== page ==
Bastard Out of Carolina
By Dorothy Allison
- Exposition – "Bastard Out of Carolina" begins with the protagonist's mother lecturing her about how she never wants to catch her stealing. The girl then makes plans to steal without her mother catching her, then proceeds to steal several tootsie rolls from a local store.
- Rising action - The girl's plan does not work out she intended it to, and she is caught by her mother, who proceeds to lecture her by telling her about her family. The daughter learns about her cousin, Tommy Lee, who steals often. Her mother also tells her a story about dealing with the consequences you receive for your actions.
- Climax - The girl is forced to return the candy to the manager of the store she stole it from. The reader can really feel the anger of the girl as the manager lectures her about what she did.
- Falling action - The manager of the store gives the girl consequences for stealing from him - she is not allowed to come into the store again until her mother allows it.
- Resolution - As the girl exits the store, she feels a "hunger," or desire to hurt someone, a feeling she felt every time she passed the shop window in the future. "I wondered if that kind of hunger and rage is what Tommy Lee felt when he looked through his mama's pocketbook" (81).
The daughter (whose name is not given) is the protagonist of the story. She is characterized in a number of ways, specifically through her thoughts throughout the story. Although her mother tells her not to steal, she does so anyways, showing her disobedience. She is also angered very easily, and is enraged rather than ashamed when she has to return the candy to the manager, a feeling communicated through her thoughts about the man. "If he reached for me again, I decided, I'd bite him" (80). "I wanted to kick him or throw up on him or scream his name on the street" (80). This shows a lot about her character, because even after all the lecturing she got, she still doesn't feel bad about what she did, she is only angry that she got caught.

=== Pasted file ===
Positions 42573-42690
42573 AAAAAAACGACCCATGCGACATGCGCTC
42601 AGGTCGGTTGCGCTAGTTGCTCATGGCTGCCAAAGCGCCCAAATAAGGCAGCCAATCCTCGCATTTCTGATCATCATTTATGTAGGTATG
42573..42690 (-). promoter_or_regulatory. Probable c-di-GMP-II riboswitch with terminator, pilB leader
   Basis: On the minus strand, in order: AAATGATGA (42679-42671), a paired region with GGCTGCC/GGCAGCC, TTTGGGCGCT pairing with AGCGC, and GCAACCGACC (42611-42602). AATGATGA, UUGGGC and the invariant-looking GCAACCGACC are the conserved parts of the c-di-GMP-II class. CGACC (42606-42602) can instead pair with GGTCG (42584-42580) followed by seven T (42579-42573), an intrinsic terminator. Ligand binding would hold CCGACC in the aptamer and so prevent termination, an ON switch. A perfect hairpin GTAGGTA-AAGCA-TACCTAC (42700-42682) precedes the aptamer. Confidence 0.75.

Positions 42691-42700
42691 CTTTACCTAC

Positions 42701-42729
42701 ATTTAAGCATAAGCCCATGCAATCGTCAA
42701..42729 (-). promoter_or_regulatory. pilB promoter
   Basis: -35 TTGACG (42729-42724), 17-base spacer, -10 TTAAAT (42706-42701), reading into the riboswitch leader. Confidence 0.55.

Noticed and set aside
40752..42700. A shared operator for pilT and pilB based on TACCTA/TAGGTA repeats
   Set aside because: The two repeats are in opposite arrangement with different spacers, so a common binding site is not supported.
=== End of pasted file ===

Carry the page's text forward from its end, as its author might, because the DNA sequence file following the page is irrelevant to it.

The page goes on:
The mother, also not named, is the mother of the protagonist, the young girl. Her thoughts about stealing and dealing with consequences are almost opposite those of her daughter. When she catches the girl stealing, she tells her a story about when she was young, and would pick strawberries for a man who would sell them on the side of the road. She tells her how she used to cheat and put the green, unripe strawberries in the bottom of the carton, and put the nicer looking ones on top so she wouldn't have to spend as much time looking for presentable fruits. When she was caught doing this, she was forced to eat all the green strawberries, and ended up getting sick and throwing up. When her daughter expresses how angry she would have felt in the situation, the mother tells her that "there an't no other way to do it" (79). She says this because she understands that the only way to learn a lesson is to be given consequences for your actions.
The lesson/theme of this story made it interesting to read because it wasn't a lesson that the protagonist actually ended up learning. It was a lesson that her mother tried to teach her, but the message didn't really sink in, as she didn't feel ashamed for stealing and only wanted to steal more. I think this is an interesting concept, because it makes the reader think. Obviously the lesson that the mother was trying to teach was a valuable one, and the fact that the daughter disregarded it and became hungry to steal more shows us what could happen if you neglect to learn your lesson. To me, this is the most compelling part of the story, because it really makes you think.